The Differences in Types of Filters

    Biologically, the faster the algae grow, the faster they absorb nutrients (ammonia, nitrite, nitrate, phosphate, CO2, metals, bad!) out of the water. Once you remove the algae from your system, the nutrients are gone (good!) until you feed again which will cause the animals to make more nutrients. Or, if feed the algae to your fish, the nutrients stay in your system but you don’t have to add any more by feeding.

    The main things you can control to cause faster algae growth is illumination, growth thickness, water flow, and air/water interface turbulence.
    • Illumination: Generally, the stronger the light, the more photosynthesis and filtering, up to a point. If too strong, you get “photoinhibition” which stops the growth. But for almost all situations of DIY and purchased filters, the light could be stronger. Scrubbers generally have the strongest lighting, followed by reactors, followed by refugiums.
    • Growth Thickness: When growth gets too thick, it blocks light and water from reaching the insides of the growth, causing the insides to die and put nutrients back into the water. It does not put good things back into the water; it puts bad nutrients because of the bacterial breakdown of the growth. Growth thickness is a primary reason why a fuge filters so slowly and thus requires the largest amount of space. At any given time, most of the “ball” of growth in a fuge is not under the light, so it is not growing or filtering. Or worse, the inside of the growth is dying in darkness. So you make up for this by using a very large size, sometimes half of an entire sump. Reactors limit the growth thickness to the size of the reactor container, and scrubbers keep the growth very thin by limiting it to an attachment surface.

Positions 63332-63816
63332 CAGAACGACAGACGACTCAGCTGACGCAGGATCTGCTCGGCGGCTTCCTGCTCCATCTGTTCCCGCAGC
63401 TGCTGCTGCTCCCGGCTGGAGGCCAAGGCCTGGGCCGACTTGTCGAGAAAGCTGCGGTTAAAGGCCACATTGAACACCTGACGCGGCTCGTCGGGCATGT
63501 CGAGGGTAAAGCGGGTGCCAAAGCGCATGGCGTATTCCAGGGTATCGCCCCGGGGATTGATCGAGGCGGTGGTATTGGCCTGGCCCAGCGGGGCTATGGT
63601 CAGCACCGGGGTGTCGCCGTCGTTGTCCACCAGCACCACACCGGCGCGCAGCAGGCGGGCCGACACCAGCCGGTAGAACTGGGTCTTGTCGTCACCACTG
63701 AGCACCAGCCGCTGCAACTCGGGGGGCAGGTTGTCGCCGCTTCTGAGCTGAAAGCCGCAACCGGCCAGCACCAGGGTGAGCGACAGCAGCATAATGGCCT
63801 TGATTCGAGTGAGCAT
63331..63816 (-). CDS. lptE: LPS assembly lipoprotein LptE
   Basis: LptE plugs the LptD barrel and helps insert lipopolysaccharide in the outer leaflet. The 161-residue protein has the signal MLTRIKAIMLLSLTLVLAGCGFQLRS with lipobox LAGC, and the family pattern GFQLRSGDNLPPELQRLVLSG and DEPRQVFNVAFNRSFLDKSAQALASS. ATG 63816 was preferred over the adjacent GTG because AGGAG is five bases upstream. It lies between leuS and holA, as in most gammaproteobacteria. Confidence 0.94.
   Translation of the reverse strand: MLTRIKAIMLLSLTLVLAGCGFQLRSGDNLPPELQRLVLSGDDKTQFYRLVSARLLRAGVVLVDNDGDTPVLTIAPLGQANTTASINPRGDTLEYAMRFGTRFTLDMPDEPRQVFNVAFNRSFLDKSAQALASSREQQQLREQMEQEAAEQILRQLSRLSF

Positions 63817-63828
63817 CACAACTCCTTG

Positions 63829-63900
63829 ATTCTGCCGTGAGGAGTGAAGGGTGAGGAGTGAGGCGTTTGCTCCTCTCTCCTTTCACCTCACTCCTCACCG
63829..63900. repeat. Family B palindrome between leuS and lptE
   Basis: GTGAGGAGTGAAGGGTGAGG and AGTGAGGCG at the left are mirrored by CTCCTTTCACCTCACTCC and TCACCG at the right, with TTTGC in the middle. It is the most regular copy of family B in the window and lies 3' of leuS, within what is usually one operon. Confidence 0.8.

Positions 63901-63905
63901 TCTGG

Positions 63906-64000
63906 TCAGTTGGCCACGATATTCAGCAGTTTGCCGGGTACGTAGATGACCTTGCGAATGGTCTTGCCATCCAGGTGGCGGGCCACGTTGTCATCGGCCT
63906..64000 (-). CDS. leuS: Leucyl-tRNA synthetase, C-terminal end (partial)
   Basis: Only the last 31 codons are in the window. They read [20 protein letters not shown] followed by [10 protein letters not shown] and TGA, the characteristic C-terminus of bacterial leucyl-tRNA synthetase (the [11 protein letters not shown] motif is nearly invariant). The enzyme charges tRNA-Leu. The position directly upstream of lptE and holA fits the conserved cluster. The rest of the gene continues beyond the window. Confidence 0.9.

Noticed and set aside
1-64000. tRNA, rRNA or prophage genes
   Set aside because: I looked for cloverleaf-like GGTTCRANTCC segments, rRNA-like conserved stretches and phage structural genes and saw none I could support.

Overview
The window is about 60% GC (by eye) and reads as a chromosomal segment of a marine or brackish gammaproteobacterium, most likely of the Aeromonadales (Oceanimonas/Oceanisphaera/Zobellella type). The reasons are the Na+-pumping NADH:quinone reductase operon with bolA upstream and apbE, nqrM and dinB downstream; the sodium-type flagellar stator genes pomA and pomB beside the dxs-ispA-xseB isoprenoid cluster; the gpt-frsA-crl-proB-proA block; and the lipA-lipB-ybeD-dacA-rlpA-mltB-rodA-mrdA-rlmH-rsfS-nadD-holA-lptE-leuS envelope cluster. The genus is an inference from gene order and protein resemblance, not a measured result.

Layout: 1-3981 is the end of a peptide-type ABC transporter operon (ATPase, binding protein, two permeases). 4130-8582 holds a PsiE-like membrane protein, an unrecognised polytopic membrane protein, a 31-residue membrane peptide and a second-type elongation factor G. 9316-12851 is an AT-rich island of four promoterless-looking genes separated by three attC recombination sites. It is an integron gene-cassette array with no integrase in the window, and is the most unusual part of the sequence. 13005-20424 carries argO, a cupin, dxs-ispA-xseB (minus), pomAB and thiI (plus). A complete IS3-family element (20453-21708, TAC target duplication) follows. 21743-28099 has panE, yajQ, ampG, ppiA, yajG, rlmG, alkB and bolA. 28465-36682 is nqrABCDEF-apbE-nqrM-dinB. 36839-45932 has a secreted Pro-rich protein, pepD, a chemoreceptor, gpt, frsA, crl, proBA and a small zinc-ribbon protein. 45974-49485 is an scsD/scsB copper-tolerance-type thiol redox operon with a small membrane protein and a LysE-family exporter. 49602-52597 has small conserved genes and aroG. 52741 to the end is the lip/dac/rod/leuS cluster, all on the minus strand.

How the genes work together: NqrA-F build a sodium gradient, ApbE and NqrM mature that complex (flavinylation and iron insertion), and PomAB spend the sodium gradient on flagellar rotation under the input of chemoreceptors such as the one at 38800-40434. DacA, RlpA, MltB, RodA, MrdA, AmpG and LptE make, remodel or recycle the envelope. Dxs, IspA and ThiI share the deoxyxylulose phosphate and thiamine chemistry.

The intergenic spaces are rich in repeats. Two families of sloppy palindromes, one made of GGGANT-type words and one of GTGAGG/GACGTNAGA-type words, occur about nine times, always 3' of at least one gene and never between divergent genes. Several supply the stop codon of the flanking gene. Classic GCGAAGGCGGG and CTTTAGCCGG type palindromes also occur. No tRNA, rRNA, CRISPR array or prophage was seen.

• Water Flow: Familiar to most hobbyists, good flow is needed to bring nutrients to the algae. Flow tends to lack in refugiums, but is stronger in reactors, and very strong in scrubbers.
    • Air/water Interface Turbulence: In an additional step to bring more nutrients to the algae, the interface between air and water will strip the “boundary layer” away from the algae, allowing the most nutrients to get to the algae. The thinner the layer of water, the better, all the way down to the “zero” thickness of air bubbles which physically rub the algae. Only scrubbers use an air/water interface: Waterfall and horizontal river style scrubbers use flowing water, and bubble upflow designs use air bubbles. Further reading of this can be found in the “Dynamic Aquaria” book by Walter Adey.
    Refugiums are easy and cheap if you already have a sump with space, so we’ll cover points about scrubbers and reactors.


    Chateo Reactors vs. Algae Scrubbers

    Scrubbers and reactors were created to overcome the limitations of growing macro in a fuge, and thus do a better job at removing nutrients faster, and in a smaller space. But the tradeoff is they must be built, or bought. So here is some comparisons between the two types: